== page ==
it can and will have an effect between, lets say, 1/60s and 1/4s. So what
can be done about it? First, modern SLR cameras offer improved mirror-dumping
mechanisms. Second, many mid and upper class camera models provide a feature
called "mirror lock-up" (MLU). The idea about MLU is that the mirror is
activated long before the shutter mechanism is released. Therefore the
mirror vibrations have time to be eliminated or at least damped to an uncritical
level. There a two types MLUs:
Using the MLU for handheld shots doesn’t make much sense as viewfinder
blacks out – errors in composition are inevitable.
"mirror pre-fire" - this is an automated version which is coupled to the
camera timer. The camera activates the mirror and waits a few seconds before
releasing the shutter.
"mirror lock-up" - the user can manually switch the mirror to its upward
position and has to release the shutter. Usually MLU is only used with
a camera mounted to a tripod. In this case tripping shutter with the
conventional shutter release button is meaningless, because this operation
would result in much heavier vibrations than any mirror could produce!
Therefore, a remote shutter release is a necessity here!
Summarizing, there are some benefits of the SLR design:
Ease of composition
The ability to control the accuracy of focus (manually or by means of AF
Ability to use lenses of theoretically unrestricted range of focal lengths
Ease of use various filters
The history of rangefinder cameras (RF) goes back to mid-20s of the last
century when Oscar Barnack presented Leica A, the camera that started the
era of 35-mm photography. Many things that are common for us today, like
focal plane shutter or film cartridge, first appeared in Leica cameras.
Even now, almost 75 years later, RF cameras find their place in bags of
many professional and amateur photographers for reasons we will discuss
further in text.
Where Is My Mirror?
Rangefinder cameras differ from the SLR dramatically as they don’t employ
through-the-lens (TTL) viewing and focusing, although most modern RF cameras
do have TTL metering. Instead, focusing in RF are realized via a rangefinder
mechanism that can be either coincident (“classic” rangefinders)
or electronic. Rangefinder is a device that determines a distance to object
using the principle of triangulation, the geometric technique known to
people for hundreds of years.
Regardless of the nature of signal (optical, radio), the accuracy of
such device depends on the effective baselength, which in case of RF cameras
is derived from physical distance between beam splitter and rangefinder
mirror/pentaprism (see diagram below) multiplied by the magnification of
the viewfinder. The larger the effective baselength, the more accurate
the rangefinder is.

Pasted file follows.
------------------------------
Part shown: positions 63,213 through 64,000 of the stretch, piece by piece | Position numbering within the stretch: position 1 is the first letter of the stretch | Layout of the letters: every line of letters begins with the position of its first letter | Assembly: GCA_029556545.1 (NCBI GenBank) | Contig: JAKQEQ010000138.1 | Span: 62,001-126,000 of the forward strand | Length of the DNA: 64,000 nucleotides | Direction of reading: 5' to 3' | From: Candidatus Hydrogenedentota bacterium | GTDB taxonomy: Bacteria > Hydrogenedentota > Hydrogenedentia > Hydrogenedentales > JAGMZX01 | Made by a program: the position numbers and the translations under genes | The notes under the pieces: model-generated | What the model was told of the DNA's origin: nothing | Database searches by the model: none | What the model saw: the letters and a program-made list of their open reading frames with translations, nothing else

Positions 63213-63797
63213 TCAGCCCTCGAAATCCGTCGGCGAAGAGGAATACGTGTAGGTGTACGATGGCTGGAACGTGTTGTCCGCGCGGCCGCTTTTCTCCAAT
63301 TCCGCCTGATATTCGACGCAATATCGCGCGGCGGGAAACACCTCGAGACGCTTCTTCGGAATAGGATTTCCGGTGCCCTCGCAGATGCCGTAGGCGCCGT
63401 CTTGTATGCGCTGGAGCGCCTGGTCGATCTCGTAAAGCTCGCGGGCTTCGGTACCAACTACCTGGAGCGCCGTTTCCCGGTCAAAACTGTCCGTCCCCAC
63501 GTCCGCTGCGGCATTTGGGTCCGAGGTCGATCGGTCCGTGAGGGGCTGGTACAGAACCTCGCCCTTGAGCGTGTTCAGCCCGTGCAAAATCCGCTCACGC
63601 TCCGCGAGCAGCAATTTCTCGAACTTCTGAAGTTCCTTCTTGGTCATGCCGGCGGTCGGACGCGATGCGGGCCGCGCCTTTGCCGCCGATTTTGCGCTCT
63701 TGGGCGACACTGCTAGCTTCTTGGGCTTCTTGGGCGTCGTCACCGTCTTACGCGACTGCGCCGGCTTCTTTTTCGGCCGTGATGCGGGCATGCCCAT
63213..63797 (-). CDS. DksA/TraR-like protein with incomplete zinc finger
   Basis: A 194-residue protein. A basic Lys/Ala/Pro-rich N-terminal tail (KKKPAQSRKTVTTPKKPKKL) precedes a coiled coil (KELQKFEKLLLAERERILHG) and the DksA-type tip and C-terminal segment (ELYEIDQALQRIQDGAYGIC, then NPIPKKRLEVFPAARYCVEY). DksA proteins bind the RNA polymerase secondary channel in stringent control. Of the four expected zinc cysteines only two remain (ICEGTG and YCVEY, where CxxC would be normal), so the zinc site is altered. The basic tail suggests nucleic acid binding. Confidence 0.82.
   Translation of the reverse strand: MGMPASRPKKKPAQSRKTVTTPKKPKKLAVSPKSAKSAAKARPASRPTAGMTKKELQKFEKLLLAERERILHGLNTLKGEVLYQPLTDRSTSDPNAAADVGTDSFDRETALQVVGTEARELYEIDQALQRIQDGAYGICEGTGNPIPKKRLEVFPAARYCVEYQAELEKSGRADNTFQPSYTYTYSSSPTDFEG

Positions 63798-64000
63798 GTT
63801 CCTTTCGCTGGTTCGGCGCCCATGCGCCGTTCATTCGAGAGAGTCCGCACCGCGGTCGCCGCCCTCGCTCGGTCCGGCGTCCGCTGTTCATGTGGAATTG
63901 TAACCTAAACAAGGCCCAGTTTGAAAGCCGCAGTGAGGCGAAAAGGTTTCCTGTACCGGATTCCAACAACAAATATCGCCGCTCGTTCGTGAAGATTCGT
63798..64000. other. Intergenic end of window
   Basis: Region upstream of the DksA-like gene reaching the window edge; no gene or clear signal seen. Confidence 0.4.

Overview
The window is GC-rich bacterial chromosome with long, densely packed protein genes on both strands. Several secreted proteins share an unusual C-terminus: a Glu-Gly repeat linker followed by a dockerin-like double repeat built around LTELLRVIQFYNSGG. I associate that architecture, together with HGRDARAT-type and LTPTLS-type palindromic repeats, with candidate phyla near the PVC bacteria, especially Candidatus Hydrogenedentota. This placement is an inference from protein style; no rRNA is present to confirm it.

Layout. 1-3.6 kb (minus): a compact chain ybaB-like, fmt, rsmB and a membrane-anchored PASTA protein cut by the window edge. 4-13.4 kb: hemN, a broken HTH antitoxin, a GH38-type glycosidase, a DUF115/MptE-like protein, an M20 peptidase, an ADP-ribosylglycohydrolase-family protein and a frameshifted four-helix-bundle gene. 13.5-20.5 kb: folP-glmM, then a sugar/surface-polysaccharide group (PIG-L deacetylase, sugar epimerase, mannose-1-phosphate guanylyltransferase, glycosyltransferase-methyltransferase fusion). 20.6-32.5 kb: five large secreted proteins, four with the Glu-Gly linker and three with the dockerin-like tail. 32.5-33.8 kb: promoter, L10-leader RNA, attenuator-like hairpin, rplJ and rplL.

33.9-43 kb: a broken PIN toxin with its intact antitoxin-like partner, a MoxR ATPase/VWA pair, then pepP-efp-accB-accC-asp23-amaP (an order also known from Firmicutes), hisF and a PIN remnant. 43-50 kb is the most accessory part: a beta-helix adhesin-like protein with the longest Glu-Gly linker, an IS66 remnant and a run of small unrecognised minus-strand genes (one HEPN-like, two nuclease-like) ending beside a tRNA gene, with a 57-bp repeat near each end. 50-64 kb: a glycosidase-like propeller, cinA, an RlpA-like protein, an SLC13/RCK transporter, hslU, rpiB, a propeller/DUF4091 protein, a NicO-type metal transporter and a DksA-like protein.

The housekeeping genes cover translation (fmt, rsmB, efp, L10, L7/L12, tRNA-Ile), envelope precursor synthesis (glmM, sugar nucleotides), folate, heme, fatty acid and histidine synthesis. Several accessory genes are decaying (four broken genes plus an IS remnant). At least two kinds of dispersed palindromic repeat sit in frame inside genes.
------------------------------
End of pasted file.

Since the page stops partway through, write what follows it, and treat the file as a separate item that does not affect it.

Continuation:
Beam splitter (semitransparent mirror)
Framelines projection/parallax compensation unit
Framelines projection semitransparent mirror
This diagram demonstrates the generic design of the optical coincident-type
rangefinder mechanism used in many classic RF cameras over the years.
How does it work?
Beam splitter (A) and rotating mirror/pentaprism (E) form
two images in the viewfinder – static (H) (through the beam-splitting
mirror) and secondary (I) (through the rotating mirror). The lens
is linked with the (E) via moving cam at the lens’s base, therefore
while rotating the focusing barrel one sees the secondary image moving
across the viewfinder. When static and secondary images match the focus
is achieved. Several RF cameras (e. g. Leica M6, Konica Hexar RF and Bessa
R) also allow split-image focusing using the distinctive edges of static
and secondary images, which greatly improves focusing accuracy. How accurate
this system is? It’s remarkably precise as long as it operates within specified
focal range. For example, Leica M6 with its effective baselength of 40.16-58.86
mm (depending on model) is designed to work with lenses no longer than
135 mm. The longer the RF lens is, the less accurate focusing gets. In
contrary, normal and wide lenses focus on RF camera with astounding accuracy.
Focus control for optical coincident-type rangefinders
(no match of overlay image)
(overlay image matches)
Electronic rangefinder uses slightly different principle. There are
no coincidental images in a viewfinder, instead camera projects the light
beam (infrared or visible) towards the object, times the light that is
reflected back and then determines the distance of the object from the
camera lens. Consequently, the lens is focused according to the distance
supplied by the camera. Electronic rangefinders are widely used in point
and shoot cameras and some modern RF cameras (e. g. Contax G1/G2 and Konica
Viewing and composing with RF cameras is usually done through the combined
viewfinder/rangefinder. Besides the focusing patch, RF viewfinder also
shows framelines that delineate area that corresponds to field of view
covered by lens. Framelines are generated either optically (see C